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Oddsfish! by Robert Hugh Benson

Simply that I may serve His Holiness in serving Your Majesty


was sitting in his great chair, not yet dressed for supper, for his wristbands were tumbled and turned back, and his huge dark brown periwig was ever so little awry. He was in a dark suit, with a lace cravat; and his rosetted shoes were crossed one over the other as he sat. The light of the window fell full upon him from one side, shewing his swarthy face, his thin close moustaches, and his heavy eyes under his arched brows--shewing above all that air of strange and lovable melancholy that was so marked a trait in those of the Stuart blood. He smiled a little at me, but did not move, except to put out his hand. I came across the floor, kneeled and kissed his hand, then, at a motion from him, stood up again.

"So you are Mr. Roger Mallock," he said. "Welcome to England, Mr. Roger Mallock. You bring good news of His Holiness, I hope."

"His Holiness does very well, Sir," I said.

"We should all do as well if we were as holy," said the King. "And you come to look after my soul, I am informed."

(He said this with a kind of gravity that can scarcely be believed.)

"I am no priest, Sir," I said, "if you mean that. I am only a forerunner, at the best."

"_Vox clamantis in deserto_," said the King. "I hope I shall be no Herod to cut off your head. But it is very kind of you to come to

this wilderness. And have you seen my brother yet?"

"I am to see his Royal Highness immediately," I said. "I waited upon Your Majesty first."

"Poor James!" said the King. "He wants looking after, I think. And what have you come to do in England, Mr. Mallock?"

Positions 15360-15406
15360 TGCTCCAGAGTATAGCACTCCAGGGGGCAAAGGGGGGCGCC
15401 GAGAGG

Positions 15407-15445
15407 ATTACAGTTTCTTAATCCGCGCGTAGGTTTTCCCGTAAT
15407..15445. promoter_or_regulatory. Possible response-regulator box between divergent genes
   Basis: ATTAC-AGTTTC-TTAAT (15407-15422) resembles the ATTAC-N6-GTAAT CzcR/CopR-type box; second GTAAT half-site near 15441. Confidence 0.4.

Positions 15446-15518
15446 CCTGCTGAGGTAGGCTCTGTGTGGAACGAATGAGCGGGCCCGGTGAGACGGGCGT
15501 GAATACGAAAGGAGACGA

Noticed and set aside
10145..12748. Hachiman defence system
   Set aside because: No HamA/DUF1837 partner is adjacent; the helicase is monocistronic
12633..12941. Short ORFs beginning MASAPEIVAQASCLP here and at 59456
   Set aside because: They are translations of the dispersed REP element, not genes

Now I felt that I was cutting a poor figure at present; and that I must say something presently, if I could, to make the King remember me afterwards. It appeared to me that he was trying me, as he tried all newcomers, to see whether they would be witty or amusing; but, for the life of me, I could think of nothing to say.

"I am come to put myself wholly at Your Majesty's disposal," I said.

"Come! come! That's better," said Charles. "It is usually the other way about. _Servus servorum Dei_, you know. And in what manner do you propose that I should use you?"

"I will clean Your Majesty's shoes, if you will. Or I will run errands in my own. Or I will sing psalms, or ditties; or I will row in a boat; or I will play tennis, or fence. I am what is called an accomplished young gentleman, Sir."

Now I think I put in a shade too many clauses, for I was a little agitated. But the King's face lightened up very pleasantly.

"But I have plenty of folks who can do all that," he said. "In what are you distinguished from the rest?"

Then I determined on a bold stroke; for I knew that the King liked such things, if they were not too bold.

"I am a Jesuit at heart, Sir;" I said. "I desire to do these things, if Your Majesty wills it so, simply that I may serve His Holiness in serving Your Majesty."

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